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Mariupol

 

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Mariupol

Ukraine’s tenth-largest city with a population of 460,000 was once primarily known for its busy port at the Sea of Azov, its big and important steel and iron factories and for being a gateway to Crimea, once the country’s main tourism draw. However, the city’s close proximity to the Russian border has made it a primary target for the neighbor’s invasion forces. In the war, the city has been held by the Ukrainian government’s troops except for one short period in May 2014, but it is nevertheless currently unsafe to travel to the area as the city and the region have repeatedly been under heavy fire.

Mariupol lies in a strategically important location at the mouth of the Kalmius river, which flows through the Donbass area, takes in the Kalchik river and then continues on to the Azov Sea. A part of the Donetsk Oblast (province), Mariupol has been made the oblast’s temporary administrative center as the original one, Donetsk, remains under control of insurgents under Russian command.

From 1948 to 1989, the city’s name was Zhdanov, so named by the Soviets in honor of a politician born in town who had died in 1948.   

Mariupol

Quick facts Mariupol

Location

Southeastern Ukraine

Mariupol1

Population

461,800

Founding year

1779

Due to ongoing clashes between peoples of the extended region, the area where Mariupol is located today remained thinly populated in the early Middle Ages. It remained an area often shaken by conflicts later on, although the Cossacks used it for hunting and agriculture. After a few more disputes between the Turks and Tatars on one side and Russian forces on the other, the area came under New Russia’s rule in 1775, with a city by the name of Marianopol founded in 1779. The new town developed into a trade center and transportation hub over the next decades. For almost two years from October 1941 on, the city was occupied by the Germans.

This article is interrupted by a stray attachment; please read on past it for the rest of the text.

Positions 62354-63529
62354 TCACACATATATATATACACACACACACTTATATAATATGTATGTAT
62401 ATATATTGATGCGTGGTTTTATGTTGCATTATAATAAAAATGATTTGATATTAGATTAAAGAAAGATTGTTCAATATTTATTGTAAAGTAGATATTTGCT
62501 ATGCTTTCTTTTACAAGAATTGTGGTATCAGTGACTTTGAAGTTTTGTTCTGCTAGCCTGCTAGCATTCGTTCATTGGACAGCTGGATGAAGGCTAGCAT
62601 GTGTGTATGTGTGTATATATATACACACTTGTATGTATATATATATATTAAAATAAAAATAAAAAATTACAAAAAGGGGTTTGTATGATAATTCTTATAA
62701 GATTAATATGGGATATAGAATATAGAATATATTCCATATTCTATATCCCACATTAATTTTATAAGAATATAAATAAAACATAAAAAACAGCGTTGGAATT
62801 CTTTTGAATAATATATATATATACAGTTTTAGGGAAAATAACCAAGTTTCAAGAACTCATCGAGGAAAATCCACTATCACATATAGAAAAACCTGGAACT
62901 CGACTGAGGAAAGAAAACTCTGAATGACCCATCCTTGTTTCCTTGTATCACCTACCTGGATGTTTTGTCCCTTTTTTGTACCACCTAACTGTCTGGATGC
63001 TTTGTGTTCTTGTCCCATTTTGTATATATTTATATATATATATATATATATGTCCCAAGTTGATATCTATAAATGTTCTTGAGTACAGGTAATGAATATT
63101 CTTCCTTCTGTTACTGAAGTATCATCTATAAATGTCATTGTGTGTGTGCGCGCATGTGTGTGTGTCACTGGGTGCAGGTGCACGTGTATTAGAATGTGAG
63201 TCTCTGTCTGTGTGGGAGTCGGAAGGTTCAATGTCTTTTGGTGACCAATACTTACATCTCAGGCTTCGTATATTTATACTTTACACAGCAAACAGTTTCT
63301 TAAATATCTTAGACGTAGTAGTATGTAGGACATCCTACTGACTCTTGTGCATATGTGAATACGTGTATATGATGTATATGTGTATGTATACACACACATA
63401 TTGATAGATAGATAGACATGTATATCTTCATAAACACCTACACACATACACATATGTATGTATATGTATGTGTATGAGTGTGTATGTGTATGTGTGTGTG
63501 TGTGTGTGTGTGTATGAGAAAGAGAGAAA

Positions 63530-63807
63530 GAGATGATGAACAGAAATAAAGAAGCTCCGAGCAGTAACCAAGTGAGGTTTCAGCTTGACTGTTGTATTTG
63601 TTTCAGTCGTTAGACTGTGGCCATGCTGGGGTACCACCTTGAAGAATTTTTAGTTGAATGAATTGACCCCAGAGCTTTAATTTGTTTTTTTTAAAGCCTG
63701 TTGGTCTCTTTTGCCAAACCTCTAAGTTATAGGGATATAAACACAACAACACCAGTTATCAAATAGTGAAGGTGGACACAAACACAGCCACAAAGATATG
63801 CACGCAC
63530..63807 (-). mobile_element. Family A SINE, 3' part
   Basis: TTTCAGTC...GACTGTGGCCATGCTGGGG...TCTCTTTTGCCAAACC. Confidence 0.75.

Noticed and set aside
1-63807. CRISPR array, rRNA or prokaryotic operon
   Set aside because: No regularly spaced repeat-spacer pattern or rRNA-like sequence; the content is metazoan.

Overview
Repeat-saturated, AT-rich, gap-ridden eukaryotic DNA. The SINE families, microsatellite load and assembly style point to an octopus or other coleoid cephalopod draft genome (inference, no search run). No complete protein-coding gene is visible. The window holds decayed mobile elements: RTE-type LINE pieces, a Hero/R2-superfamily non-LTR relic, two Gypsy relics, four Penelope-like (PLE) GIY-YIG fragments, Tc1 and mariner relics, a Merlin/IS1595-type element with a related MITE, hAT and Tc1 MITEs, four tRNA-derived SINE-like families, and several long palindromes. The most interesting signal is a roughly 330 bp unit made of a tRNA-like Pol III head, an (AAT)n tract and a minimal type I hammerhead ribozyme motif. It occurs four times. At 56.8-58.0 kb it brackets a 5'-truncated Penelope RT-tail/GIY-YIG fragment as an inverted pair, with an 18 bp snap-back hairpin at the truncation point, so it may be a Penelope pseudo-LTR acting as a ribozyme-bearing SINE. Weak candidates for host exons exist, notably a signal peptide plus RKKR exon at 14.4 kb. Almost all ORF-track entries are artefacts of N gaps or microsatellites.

Following the purpose-bound further development of the city under Soviet rule, the architecture is mostly unremarkable. Nevertheless, there are a number of attractions in town, including several urban parks and gardens as well as the city beach, historic church buildings and the large port area. There is also an amusement park in town, a small zoo and a museum dedicated to the Greek heritage of the area.

However, Mariupol primarily remains a city that is notable for its industrial base. In a dedicated free trade zone at the port and within the Mariupol cityscape, there are stell mills, iron works, manufacturing industries and shipyards. While the ecology around town has suffered from these heavy industries for many years, those corporations provide employment for a large part of the city’s population. In a survey taken in 2002, it was shown that Ukrainian and Russian ethnicities each make up about 45% of the population and Russian is the most widely-used language in the city.    

 

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